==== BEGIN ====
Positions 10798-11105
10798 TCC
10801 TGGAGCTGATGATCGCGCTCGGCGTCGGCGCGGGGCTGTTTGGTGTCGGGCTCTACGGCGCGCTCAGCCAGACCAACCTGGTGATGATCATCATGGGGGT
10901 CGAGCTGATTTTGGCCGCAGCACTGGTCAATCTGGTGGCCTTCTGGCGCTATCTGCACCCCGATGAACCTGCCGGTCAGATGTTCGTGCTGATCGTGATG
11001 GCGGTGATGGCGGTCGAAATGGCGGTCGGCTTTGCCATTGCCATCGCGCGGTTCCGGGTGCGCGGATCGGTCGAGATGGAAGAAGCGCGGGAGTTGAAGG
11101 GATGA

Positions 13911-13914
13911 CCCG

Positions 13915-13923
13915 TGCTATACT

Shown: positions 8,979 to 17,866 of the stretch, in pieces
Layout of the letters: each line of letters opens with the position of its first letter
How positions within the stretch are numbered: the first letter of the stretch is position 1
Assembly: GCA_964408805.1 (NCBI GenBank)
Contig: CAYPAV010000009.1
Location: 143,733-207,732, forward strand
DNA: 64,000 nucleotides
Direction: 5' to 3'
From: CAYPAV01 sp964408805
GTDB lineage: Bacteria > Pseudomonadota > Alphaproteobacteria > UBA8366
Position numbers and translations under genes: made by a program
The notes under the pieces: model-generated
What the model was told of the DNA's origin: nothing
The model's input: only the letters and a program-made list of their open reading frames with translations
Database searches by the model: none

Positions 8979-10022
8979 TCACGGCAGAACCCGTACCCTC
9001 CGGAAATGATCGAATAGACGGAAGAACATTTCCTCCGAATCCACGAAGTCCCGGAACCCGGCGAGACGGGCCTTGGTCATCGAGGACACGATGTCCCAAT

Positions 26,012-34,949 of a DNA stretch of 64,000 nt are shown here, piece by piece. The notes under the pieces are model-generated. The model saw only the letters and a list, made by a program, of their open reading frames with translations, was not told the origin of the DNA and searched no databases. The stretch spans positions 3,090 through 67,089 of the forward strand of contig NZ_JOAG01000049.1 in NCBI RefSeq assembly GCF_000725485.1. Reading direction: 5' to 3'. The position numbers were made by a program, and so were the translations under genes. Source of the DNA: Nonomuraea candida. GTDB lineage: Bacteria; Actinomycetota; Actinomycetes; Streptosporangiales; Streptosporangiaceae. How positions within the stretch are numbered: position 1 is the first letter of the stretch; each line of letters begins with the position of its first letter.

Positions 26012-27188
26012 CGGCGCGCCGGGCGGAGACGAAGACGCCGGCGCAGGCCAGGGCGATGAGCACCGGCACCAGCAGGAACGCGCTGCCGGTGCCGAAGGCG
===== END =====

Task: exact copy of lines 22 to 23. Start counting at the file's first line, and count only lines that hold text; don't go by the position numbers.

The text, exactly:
The notes under the pieces: model-generated
What the model was told of the DNA's origin: nothing